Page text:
Friday, August 14, 2009

I’d rather be a lightning rod than a seismograph…

It’s nice to know my blog is a good conversation starter. While visiting Scottish Woman Wednesday evening, the subject of lightning came up. She thought it insane interesting that I’m afraid of being struck by lightning while in my car. She said she had never heard of a car being struck by lightning. I believe there is a saying that goes “The absence of evidence does not mean there is evidence of absence.” I believe it could happen. Hello? if it can hit a tree right in front of you, why couldn’t it hit your car?

She reminded me that a car is grounded. While this may true, it doesn’t negate the fact that it has just been struck by lightning. I’m not saying it would kill me, I’m saying it would scare me so bad that I’d probably run off the road and hit a tree or something. I believe that spells dead or pretty darn close.  Then the conversation turned to the whys and hows that people are struck by lightning.

My Wow has heard of people being struck by lightning through the telephone and always taught us not to be on the phone during a thunderstorm. She also warned us not to be in the bathtub during a storm. At this, Scottish Woman snorted did not quite believe me and thought maybe I had taken leave of my senses. She asked, “How?! The lightning can’t come through the window while you’re in the tub.” And I was all, “Sure it can, but I don’t think that’s the reason not to be in the tub. I can’t remember the reason you shouldn’t be in the tub during a storm, but my Wow taught me never to be in one. So I don’t and it has served me well, thankyouverymuch.”

We debated back and forth the characteristics of lightning, until we decided there was only one thing to do: Google it!

Here are some interesting tidbits about lightning, all courtesy of my diligent Google search when I should have been cleaning the house in anticipation of CGMan’s arrival.

  • Texas is the #2 state in the US for lightning deaths, injuries and casualties. (Florida is #1)
  • The odds of being struck by lightning are 300,000 to 1. Too close for my comfort.
  • Men are 4 times more likely to be struck by lightning than women. See? I knew there was more to being a girl than just not having to carry my own luggage.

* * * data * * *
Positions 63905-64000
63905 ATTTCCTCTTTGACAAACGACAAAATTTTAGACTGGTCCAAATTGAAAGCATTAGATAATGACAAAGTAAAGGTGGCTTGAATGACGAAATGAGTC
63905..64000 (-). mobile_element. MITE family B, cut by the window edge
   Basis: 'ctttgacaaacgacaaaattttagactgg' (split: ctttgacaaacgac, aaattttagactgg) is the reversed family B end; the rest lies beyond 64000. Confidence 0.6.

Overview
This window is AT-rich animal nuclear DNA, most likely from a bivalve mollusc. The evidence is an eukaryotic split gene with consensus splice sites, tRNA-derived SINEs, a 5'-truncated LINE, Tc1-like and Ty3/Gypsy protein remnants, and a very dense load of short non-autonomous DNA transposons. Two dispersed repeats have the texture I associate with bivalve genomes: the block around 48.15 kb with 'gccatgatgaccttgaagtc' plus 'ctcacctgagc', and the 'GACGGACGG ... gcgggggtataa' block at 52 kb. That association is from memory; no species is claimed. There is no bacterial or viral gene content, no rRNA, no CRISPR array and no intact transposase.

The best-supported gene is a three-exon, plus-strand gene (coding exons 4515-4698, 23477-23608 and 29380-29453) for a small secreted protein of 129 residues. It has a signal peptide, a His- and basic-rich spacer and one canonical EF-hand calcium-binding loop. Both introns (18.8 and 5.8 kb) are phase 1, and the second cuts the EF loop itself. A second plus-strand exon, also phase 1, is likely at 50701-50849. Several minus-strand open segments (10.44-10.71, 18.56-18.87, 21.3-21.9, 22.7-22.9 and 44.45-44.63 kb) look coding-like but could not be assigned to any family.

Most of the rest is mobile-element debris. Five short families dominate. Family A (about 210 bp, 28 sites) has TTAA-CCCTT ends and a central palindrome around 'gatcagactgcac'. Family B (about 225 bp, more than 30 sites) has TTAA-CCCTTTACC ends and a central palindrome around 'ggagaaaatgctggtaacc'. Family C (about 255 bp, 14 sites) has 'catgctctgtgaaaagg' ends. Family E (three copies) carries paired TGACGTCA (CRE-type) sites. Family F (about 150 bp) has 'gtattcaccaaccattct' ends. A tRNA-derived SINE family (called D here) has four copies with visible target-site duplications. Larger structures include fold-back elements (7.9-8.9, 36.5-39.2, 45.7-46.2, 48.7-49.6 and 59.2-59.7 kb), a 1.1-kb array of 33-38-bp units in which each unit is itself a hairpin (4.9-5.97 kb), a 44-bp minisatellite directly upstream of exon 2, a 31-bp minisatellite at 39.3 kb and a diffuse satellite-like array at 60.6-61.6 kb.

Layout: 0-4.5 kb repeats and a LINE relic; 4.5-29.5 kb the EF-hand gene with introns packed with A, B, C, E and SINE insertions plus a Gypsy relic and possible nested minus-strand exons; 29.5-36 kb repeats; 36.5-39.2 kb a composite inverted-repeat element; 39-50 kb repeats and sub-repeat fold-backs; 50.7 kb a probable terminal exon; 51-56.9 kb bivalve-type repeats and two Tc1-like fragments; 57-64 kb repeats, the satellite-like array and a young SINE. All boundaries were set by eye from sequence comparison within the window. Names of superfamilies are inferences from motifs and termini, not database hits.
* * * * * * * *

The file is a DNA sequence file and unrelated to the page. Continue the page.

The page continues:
• Two women were killed by lightning in Hyde Park, London when the underwire in their bras acted as a conductor for lightning. Thank goodness for my new Victoria Secret bra with no wires! Or better yet, a perfectly good excuse to go braless.
  • According to the National Oceanic and Atmospheric Administration (NOAA) phone use is the leading cause of indoor lightning injuries in the United States. Lightning can travel long distances in both phone and electrical wires, especially in rural areas.
  • Then we talked about cordless phones. What about them? If you have to make a call from a cordless phone, stand away from the base as lightning can arc out it several feet.
  • Then there was the bathtub issue. The reason you should stay out of the tub is because if lightning strikes the house it can send an electrical charge to the metal pipes used for plumbing. If you’re touching those pipes or anything connected to those pipes, like playing with the faucet with your toe, that charge has a path to you. This threat is not as great as it used to be, due to the wide use of PVC use for indoor plumbing. See? Back when I was a kid, we most likely had metal plumbing. Umm, I mean we lived in a really old house, because I’m not very old.
  • As for the window over the bathtub, or any other windows in the house, absolutely lightning can come through the window! A meteorologist says that the lightning will heat the glass and shatter it, thereby letting the lightning in. And think about it, all in a split second.

I’d like to finish up with the lightning vs. vehicle theory:

pic7b pic1b pic2b 

And this just in…

Car Struck By Lightning In Fort Lauderdale

Woman Traveling With Child On I-595

Friday, July 24, 2009

FOR LAUDERDALE, Fla. -- A woman was traveling with her child along I-595 Friday when her car was struck by lightning, according to the Florida Highway Patrol. Michelle Thomas, 23, from Fort Lauderdale was traveling eastbound on the interstate just west of U.S. 1 when the vehicle was struck. The bolt of lightning struck the rear window of the 2003 Chevrolet Impala, which caused it to shatter, officials reported. The force of the lightning bolt deflated the right rear tire and caused the vehicle to become inoperable. Two passengers were in the vehicle, including a 4-year-old child, but no one was injured. Source:


I rest my case.

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